The Digital Imaging Lab of the Yale Digital Collections Center (YDC2) is located on Yale University’s West Campus. The digitization center is meant to harness the university’s digital photography know-how as well as introduce and develop innovative scientific imaging methods. At the same time, it offers services to Yale’s many cultural institutions (Yale Peabody Museum, the Yale Center for British Art, the Yale University Art Gallery, Computing and the Arts, the Arts Area Professional Schools) and has the goal of documenting the university’s diverse collections. Furthermore, access to copyright free works is made available for research purposes.
The newly renovated digitization center includes a large storage facility with shelving and glass vitrines to house objects waiting to be digitized.
The 514 m² large workshop offers a lot of space and flexibility. There is infrastructure capable of handling just about any conceivable digitization scenario:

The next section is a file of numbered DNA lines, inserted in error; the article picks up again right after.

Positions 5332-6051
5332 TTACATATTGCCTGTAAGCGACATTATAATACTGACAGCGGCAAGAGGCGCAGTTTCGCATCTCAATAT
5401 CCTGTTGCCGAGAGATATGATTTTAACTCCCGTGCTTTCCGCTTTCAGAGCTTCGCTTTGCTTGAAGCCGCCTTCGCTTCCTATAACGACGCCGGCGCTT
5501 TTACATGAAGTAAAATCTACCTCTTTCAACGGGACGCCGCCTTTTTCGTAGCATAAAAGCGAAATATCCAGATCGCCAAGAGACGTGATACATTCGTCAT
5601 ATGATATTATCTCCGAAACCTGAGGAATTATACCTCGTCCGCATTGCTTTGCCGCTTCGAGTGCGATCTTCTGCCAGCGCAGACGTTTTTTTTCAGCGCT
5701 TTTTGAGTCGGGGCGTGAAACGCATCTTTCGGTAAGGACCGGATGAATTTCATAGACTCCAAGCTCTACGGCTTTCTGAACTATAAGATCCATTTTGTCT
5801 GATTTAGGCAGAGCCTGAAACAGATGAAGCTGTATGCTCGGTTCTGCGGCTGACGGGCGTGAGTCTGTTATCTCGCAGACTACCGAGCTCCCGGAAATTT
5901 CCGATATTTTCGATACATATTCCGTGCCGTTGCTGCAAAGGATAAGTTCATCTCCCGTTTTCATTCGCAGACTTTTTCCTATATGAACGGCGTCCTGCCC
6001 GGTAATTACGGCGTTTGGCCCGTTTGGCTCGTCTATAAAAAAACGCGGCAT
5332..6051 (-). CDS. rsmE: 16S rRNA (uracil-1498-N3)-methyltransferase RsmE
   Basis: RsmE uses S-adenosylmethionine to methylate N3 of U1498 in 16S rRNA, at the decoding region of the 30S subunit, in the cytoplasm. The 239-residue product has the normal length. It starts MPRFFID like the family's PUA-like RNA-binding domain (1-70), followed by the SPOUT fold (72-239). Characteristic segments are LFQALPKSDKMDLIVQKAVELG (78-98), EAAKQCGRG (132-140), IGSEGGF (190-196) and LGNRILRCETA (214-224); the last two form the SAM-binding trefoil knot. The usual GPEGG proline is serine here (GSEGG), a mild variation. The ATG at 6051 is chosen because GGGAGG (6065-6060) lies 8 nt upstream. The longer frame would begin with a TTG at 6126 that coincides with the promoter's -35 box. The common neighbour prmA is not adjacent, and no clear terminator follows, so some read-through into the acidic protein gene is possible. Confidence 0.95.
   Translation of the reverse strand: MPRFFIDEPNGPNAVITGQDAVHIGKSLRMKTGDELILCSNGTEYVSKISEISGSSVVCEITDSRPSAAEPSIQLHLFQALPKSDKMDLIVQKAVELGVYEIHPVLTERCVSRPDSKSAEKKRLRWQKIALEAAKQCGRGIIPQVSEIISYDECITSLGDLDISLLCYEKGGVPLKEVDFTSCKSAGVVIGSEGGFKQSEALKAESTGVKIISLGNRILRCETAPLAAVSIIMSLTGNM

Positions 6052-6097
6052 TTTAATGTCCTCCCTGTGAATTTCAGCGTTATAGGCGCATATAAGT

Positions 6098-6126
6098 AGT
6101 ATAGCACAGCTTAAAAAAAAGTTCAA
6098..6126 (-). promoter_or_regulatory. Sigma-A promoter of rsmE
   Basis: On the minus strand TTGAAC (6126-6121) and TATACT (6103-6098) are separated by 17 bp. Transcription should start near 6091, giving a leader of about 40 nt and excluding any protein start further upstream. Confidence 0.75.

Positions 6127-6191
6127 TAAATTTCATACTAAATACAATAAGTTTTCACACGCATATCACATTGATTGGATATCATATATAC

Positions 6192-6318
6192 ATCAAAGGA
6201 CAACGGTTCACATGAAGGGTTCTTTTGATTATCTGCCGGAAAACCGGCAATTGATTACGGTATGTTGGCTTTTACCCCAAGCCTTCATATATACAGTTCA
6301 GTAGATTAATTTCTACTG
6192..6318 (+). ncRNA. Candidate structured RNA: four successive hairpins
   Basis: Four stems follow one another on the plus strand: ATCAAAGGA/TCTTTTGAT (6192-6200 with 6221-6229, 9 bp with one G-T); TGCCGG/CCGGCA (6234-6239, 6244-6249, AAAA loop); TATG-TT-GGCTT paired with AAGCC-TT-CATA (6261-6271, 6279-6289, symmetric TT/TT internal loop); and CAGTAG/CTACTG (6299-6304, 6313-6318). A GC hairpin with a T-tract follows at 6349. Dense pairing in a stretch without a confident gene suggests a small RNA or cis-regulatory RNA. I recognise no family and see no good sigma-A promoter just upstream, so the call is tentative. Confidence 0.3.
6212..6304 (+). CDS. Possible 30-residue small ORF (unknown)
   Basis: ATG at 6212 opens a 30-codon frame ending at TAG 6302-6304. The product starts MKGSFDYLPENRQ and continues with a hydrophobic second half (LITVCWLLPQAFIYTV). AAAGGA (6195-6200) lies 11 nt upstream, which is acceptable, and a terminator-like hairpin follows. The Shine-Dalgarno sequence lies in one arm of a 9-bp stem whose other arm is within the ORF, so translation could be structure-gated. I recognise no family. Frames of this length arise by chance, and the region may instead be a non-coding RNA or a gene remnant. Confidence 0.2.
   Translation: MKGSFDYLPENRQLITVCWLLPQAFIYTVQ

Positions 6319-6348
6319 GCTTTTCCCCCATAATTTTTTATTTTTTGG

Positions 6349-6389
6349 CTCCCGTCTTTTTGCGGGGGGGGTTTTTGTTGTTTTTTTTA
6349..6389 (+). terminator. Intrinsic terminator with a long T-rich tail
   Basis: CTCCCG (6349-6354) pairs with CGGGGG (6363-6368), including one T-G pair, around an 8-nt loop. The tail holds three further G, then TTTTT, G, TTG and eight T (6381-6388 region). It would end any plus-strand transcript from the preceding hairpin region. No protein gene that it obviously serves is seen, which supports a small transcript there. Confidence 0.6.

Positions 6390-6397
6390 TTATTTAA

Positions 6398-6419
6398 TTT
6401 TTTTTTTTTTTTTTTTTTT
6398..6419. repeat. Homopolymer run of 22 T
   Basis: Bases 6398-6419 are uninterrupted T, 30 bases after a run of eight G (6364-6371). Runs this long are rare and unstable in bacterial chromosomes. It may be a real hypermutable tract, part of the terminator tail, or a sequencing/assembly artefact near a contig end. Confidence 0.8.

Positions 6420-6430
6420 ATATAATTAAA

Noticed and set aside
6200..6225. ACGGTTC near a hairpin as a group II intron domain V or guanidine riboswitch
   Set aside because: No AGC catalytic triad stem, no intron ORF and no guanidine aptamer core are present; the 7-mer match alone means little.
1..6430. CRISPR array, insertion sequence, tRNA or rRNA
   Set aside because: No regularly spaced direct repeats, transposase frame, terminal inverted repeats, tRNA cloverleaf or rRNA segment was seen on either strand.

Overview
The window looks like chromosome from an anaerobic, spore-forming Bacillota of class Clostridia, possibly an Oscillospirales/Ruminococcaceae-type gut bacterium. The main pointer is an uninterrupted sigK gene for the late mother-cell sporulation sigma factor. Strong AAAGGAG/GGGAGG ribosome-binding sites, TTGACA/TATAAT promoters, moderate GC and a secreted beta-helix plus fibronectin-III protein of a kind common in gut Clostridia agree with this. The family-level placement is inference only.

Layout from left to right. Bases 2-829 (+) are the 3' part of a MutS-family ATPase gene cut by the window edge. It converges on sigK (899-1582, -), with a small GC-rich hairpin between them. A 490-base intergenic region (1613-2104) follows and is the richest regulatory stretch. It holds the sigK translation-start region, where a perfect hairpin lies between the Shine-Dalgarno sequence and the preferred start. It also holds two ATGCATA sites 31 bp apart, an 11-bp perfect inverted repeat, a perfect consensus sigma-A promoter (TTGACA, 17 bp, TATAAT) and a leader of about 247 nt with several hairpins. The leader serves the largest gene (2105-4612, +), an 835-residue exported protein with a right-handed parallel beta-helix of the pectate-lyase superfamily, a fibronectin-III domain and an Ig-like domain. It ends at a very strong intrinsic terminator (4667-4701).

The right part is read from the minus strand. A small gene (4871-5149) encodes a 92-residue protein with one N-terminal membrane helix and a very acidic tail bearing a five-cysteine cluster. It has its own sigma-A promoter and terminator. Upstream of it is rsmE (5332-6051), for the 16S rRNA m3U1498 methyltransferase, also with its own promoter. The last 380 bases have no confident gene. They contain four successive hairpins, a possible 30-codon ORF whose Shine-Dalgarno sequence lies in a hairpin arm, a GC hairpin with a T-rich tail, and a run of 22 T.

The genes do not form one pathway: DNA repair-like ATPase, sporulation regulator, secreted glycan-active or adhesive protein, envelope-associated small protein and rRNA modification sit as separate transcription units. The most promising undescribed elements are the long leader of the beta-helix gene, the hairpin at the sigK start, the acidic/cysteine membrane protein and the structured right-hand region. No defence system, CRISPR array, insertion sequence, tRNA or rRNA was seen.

- The Infinity Wall, a curved wall, offers the possibility of photographing a stationary object from all sides, without producing a noticeable background.
- The digitization of books is completed using Kirtas Technologies’ APT BookScan 2400RA scan-robots.
- The so-called Catwalk is a structure suspended from the ceiling, which allows for the photography of large, flat objects - such as carpets - from above.
Using Reflectance Transformation Imaging (RTI), it is possible to investigate an object’s surface and color. An object is placed in a special, bell-shaped construct (The Dome), which is lit with 45 lamps. For each lamp, a picture is taken, such that the object is photographed lit from multiple angles. The pictures are subsequently merged using open source software. A user may also determine which lamps to use in order to bring out the best details. Demonstrations show that this method draws out far more detail, for example, of inscriptions on stone tablets than traditional photography with direct light, allowing for much greater legibility.
- 2-D, 3-D and multispectral imaging: models are created on the basis of 3-D scans, which are painted to match the originals and can be used for exhibitions.